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How do podiatrists use foot orthotics?

The idea of foot orthotic dosing continues to be having even more attention in recent years. It is actually using the analogy of drugs or medication dosage. Each person who is on a different drug or medicine for a medical problem really should theoretically taking an individual measure or amount of that medicine. The same needs to be the scenario for foot supports. A distinct “dose” of foot orthotic should really be applied. Many times foot orthoses are all given the similar measure of foot orthotic, especially in clinical studies or research. An instalment of the regular podiatry livestream, PodChatLive tackled this issue. The hosts of PodChatLive chatted with Simon Spooner to try to emphasize some of the constraints of foot orthoses analysis depending on the idea. They pointed out the best way clinicians really should be looking at all conclusions from research made in the framework of those constraints. They talked about as to what “perfect” foot orthotic research could look like, the points we may need to ‘measure’ and the apparent discussion between your lab and the clinic. Most of all they reviewed exactly what ‘dosing’ is, and just how it will help us answer questions which are currently unanswered.

Dr Simon Spooner graduated as a Podiatrist in 1991 graduating from the University of Brighton in the UK, as well as to his BSc in Podiatry, he ended up being awarded the Paul Shenton prize for his research into callus. Then he went on to complete his PhD in Podiatry from the University of Leicester in 1997, in which he examined the causes and treatment of inherited foot issues. He is currently the Director of Podiatry at Peninsula Podiatry. His practice specialties include exercise medicine, foot orthoses, and paediatric and adult foot and gait irregularities. As well as his own clinical work, Simon has published a variety of research articles on podiatric issues and has delivered lectures at both national and worldwide conferences, and provided postgraduate training for a variety of National Health Service Trusts.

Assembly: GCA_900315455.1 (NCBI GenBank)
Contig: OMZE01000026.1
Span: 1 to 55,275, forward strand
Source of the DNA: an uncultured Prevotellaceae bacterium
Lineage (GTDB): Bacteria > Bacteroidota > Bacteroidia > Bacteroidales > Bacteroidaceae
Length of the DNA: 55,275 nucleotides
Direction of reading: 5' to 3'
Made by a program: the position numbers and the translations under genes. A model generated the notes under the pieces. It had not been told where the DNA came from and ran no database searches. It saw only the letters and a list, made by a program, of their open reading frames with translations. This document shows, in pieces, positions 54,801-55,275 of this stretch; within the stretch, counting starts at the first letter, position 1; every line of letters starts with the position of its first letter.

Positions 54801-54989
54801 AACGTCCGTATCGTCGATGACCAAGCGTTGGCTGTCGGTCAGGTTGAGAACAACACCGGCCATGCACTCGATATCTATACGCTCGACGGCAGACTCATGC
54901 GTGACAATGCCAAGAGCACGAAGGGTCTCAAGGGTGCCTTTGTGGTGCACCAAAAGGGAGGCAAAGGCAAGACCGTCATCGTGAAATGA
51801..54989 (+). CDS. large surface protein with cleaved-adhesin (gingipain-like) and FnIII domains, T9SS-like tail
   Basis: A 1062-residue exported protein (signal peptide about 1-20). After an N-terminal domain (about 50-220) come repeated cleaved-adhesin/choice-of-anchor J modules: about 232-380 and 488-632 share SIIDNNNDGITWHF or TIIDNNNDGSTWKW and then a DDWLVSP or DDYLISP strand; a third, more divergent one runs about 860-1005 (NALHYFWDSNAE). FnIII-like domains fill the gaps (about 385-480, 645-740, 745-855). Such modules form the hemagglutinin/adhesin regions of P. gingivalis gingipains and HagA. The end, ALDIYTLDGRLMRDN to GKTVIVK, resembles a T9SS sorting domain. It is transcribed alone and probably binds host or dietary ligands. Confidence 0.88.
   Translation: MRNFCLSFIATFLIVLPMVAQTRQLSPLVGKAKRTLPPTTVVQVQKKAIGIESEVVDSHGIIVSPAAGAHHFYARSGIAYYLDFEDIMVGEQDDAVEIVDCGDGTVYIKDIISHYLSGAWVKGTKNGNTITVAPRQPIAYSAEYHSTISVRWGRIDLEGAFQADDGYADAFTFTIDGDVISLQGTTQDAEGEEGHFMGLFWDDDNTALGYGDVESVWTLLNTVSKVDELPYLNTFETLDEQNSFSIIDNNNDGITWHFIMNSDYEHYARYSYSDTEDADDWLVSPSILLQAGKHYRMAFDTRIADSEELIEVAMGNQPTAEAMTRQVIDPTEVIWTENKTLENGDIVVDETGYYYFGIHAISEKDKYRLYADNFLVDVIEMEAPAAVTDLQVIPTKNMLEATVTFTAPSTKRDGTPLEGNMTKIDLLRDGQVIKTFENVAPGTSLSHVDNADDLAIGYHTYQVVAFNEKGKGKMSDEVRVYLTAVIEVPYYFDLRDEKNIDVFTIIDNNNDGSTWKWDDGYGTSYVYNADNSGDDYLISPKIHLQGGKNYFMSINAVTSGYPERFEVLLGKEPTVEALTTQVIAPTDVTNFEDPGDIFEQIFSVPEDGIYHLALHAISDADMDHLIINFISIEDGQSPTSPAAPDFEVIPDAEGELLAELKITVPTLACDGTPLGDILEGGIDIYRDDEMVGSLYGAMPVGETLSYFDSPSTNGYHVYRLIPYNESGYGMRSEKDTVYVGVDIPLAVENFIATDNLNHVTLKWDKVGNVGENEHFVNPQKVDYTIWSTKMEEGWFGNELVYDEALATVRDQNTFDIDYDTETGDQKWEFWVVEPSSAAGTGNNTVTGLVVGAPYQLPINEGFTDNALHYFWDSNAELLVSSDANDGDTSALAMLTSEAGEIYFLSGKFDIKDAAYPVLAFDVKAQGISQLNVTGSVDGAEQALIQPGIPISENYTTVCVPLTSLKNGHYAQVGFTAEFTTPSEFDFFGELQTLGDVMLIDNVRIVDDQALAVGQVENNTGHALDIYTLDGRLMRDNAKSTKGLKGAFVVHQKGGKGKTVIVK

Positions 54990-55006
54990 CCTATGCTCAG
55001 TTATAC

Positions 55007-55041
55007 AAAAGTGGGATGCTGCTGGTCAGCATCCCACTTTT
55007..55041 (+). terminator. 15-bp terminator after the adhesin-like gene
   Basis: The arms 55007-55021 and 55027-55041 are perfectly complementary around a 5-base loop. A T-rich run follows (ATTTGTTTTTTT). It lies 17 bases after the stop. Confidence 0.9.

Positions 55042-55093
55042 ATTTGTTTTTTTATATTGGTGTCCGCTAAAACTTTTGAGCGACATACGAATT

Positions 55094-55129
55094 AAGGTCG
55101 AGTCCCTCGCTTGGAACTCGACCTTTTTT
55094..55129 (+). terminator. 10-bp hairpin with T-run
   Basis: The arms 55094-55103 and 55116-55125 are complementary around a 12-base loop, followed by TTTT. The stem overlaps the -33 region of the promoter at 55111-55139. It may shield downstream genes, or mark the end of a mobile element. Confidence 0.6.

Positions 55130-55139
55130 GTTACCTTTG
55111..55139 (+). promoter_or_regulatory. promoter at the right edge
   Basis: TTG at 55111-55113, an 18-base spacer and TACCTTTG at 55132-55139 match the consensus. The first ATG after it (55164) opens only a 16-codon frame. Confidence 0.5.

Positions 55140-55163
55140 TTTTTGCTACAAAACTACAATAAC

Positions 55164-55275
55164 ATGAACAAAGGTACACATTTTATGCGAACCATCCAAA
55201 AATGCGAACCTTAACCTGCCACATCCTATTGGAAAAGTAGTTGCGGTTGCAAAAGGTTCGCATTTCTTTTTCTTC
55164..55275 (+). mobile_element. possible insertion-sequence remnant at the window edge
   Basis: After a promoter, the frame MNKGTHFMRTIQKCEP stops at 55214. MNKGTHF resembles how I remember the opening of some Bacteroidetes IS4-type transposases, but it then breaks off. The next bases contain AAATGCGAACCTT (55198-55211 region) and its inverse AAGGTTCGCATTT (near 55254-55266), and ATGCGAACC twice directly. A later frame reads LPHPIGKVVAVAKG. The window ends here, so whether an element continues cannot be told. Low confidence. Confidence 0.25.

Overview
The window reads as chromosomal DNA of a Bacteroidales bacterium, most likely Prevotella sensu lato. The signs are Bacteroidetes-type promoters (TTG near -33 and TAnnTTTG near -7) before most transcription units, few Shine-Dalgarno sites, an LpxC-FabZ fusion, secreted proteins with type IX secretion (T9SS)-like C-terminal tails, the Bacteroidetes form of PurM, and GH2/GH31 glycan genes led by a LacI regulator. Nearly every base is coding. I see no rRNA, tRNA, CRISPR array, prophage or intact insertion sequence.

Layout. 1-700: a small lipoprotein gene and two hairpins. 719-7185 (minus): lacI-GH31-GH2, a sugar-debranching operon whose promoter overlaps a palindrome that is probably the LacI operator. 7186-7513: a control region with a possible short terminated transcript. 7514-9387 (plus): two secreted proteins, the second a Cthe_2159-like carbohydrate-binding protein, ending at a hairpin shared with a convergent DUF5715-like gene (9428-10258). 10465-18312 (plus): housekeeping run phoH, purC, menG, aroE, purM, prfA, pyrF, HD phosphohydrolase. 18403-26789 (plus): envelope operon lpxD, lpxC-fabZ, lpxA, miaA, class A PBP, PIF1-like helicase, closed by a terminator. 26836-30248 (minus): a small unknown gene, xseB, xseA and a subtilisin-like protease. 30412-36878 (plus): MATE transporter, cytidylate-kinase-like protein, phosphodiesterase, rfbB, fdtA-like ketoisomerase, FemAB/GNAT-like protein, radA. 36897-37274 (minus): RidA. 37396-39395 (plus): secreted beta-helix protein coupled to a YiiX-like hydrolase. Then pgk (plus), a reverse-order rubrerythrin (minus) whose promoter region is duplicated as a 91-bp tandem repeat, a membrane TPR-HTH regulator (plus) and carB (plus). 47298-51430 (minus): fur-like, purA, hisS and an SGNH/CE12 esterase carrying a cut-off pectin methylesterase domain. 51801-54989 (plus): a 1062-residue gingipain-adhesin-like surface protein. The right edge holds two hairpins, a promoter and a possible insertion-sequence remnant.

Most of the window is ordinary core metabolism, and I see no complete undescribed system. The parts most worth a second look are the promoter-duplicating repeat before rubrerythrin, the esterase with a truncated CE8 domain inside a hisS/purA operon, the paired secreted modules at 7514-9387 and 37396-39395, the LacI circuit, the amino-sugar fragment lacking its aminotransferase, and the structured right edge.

How to spot bad science?

PodChatLive is a once a month live show for the frequent education of Podiatry practitioners which uses the Facebook livestream to get to their audience. Even though it is typically watched by podiatrists, lots of other health care professionals in addition watch it. The stream is put on by Craig Payne from Australia and Ian Griffiths from the United Kingdom. The show is broadcast live on Facebook and then is later on modified and submitted to YouTube. Each live event has a different guest or group of experts to discuss a unique area of interest each time. Inquiries are answered during the stream by the hosts and experts throughout the live show on Facebook. In addition, there is a audio only edition of each show on iTunes as well as Spotify as well as the other common podcast sources. PodChatLive has gained a huge following that continues to grow. PodChatLive is regarded as one of the ways through which podiatry practitioners may get free continuing education credits.

A topic which can come through commonly in each episode is the thinking scientifically and the challenging of people who present pseudoscience or junk science ideas. They even had one episode focused on the entire topic of bad science in podiatry. In that episode the expert that they had on that week was the podiatrist, Robert Issacs in which they reviewed and tackled the key reason why critical thinking was so essential in clinical practice and how our biases affect logical thinking. Furthermore they discussed basically why it's very vital that you have the ability and need to question and analyze almost everything we read and why this can be so essential to improving the whole profession of Podiatry. They even talked about the most popular logical fallacies and mistakes which occur with that thinking. They also outlined the types of behaviours noticed from certain kinds of individuals in the profession should they be inquired or challenged and how they react to those questions and challenges when caught out.